While the exact dates are in question, many scholars agree that the Israelites spent over 400 years as slaves in Egypt building bricks for the pharaohs. That’s a long time. And a lot of bricks.

By the time of Moses, if you were an Israelite, you were a slave, your parents were slaves, your grandparents were slaves and your great-grandparents were slaves. Slavery is all you knew.

In the modern world, in America 2017, even the poorest among us grow up with dreams. Dreams of becoming the President, a professional athlete, a famous singer, a reality TV star or at least a YouTube sensation. But if you were a slave living in Egypt, you really never considered freedom, or opportunity or anything beyond a life of slavery. It simply wasn’t an option.

So, when Moses came along with advice from a flaming bush, a magic wooden stick and a series of increasingly annoying plagues to set his people free, they were to say the least, emotionally unprepared.

Ready or not though, off they went in search of the promised land, guided by a whirlwind during the day and a pillar of fire by night. But even with the miraculous escape from Egypt, the magic stick, the plagues, the parting of a sea and the primitive GPS that was a nightly pillar of fire the Israelites began to grumble, and gripe saying “Oh woe are we! If only we could return to slavery in Egypt! At least there we had a bed to lie on and food to eat.”

7 hours of driving, 3 bathroom breaks and one ham and cheese sandwich later, we made our way to our rented beach house. After a brief period of unpacking we all walked across the street, over the dunes and dipped our toes in the ocean.

Oceans and seas and waves have inspired philosophers, poets and songwriters since the dawn of time. It’s impossible to gaze out on something so vast and not be filled with awe and wonder at your place within the universe. There’s a rhythm and a pattern to the waves that suggests something greater than you is at work. There’s beauty and there’s comfort and there’s life. The symbolism is simply too great to be missed.

When you stand at the ocean, you stand in the presence of God.

And as I stood there pondering the meaning of life, I thought of the Israelites and their travels. The wilderness that may have looked something like the I-26 in central South Carolina and the ham and cheese-like manna provided each morning for them to eat. And the whirlwind and the pillar of fire that was clearly God in their midst.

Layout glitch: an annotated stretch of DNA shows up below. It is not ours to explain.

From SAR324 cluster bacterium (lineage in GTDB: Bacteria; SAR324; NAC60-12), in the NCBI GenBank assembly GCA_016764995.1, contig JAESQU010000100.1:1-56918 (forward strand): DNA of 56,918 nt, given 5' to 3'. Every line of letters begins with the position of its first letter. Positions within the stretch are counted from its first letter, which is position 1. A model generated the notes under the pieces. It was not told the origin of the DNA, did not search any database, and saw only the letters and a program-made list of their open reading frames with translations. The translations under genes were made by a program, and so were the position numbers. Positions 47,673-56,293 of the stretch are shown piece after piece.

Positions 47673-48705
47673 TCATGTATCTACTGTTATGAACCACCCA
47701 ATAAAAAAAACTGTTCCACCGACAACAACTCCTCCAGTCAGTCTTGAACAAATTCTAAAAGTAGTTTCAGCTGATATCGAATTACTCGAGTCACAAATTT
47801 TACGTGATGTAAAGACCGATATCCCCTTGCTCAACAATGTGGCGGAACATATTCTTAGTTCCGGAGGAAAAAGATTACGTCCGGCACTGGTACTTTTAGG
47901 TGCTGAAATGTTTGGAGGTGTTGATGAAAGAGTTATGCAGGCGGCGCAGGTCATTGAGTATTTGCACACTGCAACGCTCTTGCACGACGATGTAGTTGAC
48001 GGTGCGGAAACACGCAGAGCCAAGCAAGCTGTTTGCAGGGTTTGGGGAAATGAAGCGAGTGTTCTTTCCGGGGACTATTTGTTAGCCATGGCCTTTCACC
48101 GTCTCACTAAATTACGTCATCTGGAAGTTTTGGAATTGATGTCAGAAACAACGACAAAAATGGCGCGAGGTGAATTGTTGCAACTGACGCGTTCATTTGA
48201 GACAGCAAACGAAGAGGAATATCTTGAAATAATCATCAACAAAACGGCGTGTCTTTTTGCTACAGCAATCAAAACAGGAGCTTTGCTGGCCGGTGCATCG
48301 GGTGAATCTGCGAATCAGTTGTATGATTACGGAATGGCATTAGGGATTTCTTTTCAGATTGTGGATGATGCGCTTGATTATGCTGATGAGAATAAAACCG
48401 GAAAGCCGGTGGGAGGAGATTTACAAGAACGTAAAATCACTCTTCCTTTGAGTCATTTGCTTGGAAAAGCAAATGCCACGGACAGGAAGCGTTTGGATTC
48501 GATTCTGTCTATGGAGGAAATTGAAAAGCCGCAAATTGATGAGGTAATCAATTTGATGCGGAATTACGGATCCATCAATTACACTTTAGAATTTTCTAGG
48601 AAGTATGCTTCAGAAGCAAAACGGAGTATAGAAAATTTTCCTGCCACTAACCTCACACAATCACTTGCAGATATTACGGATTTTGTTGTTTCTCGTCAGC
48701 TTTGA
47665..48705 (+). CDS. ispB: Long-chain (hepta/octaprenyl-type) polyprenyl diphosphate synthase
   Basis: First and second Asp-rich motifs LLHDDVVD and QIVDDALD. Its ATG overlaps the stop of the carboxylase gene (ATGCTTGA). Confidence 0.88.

How could they not see it?

How could they miss the presence of God?

And then I realized, it was all too much.

They had no concept of the unknown.

No idea of adventure.

They were afraid of freedom.

There was comfort in their slavery.

Their brave new world was beyond anything they had imagined. They were on the road to the promised land, but they had spent so many years in slavery and been so beaten down that they were simply unable to grasp God right in front of them.

You see, the trick isn’t knowing the right answer. As each new wave crashes on our shoreline, we hear God speaking to us. Teaching us. Showing us where to go. It’s as unmistakable as a pillar of fire at night. The question isn’t, “where is God?”

The question is, “how will we respond to the waves?”

For years I’ve thought about the importance of forgiveness. I’ve counseled people about it. I’ve understood that there is freedom in forgiving. That many times forgiveness is less about the other person and more about setting ourselves free from the anger and the pain that we are dragging around with us. Pain as heavy as a giant brick.

Only recently, when I’ve been tested, I can see that I’m far from a paragon of virtue. That illusion has been shattered. I’ve not missed the pillar of fire. God is right in front of me. But as the waves have crashed down, I’ve been crying out, “Woe is me! I hate this person and this situation! And I don’t want to forgive them.”

I am the mother of Ray Finkle baking football shaped cookies and telling anyone who will listen that, “Dan Marino should die of gonorrhea and rot in Hell.”

To give up the hate is to give up control.

There’s comfort in control.

As I stood at the edge of the water watching the waves roll in, I realized that most often the point of the story, our story, isn’t the event. It isn’t the awesomeness of the pillar of fire or the vastness of the ocean. It isn’t the still small voice. It isn’t even the miracle.

It’s how we choose to respond.

There’s a couple of guys in a little book called the Bible that have something to say about this. In Galatians chapter 4, Paul declares that we are no longer slaves but sons. And in the book of John, none other than Jesus says that if you know the truth, it shall set you free.

The truth is that we’ve all been hurt. We’ll all built bricks. But our past is simply that. Our past. It has shaped us and it informs us but it doesn’t have to control us. We’ve been set free.

We will see waves as clear as a pillar of fire.

And when we do, if our response is to let go of our fear and our need for control, if our response is to forgive, then our lives will become a space where God can build something new.

A new life.

A new hope.

A new adventure.



God Stuff

Crash Landings


Ladies and gentlemen, we now request your full attention as the flight attendants demonstrate the safety features of this aircraft.

When the seat belt sign illuminates, you must fasten your seat belt. Insert the metal fittings one into the other, and tighten by pulling on the loose end of the strap. To release your seat belt, lift the upper portion of the buckle. We suggest that you keep your seat belt fastened throughout the flight, as we may experience turbulence.

Please take a few moments now to locate your nearest exit. In some cases, your nearest exit may be behind you. Should aircraft evacuation become necessary, floor-level lighting will guide you towards the exit. Doors can be opened by moving the handle in the direction of the arrow. Each door is equipped with an inflatable slide which may also be detached and used as a life raft.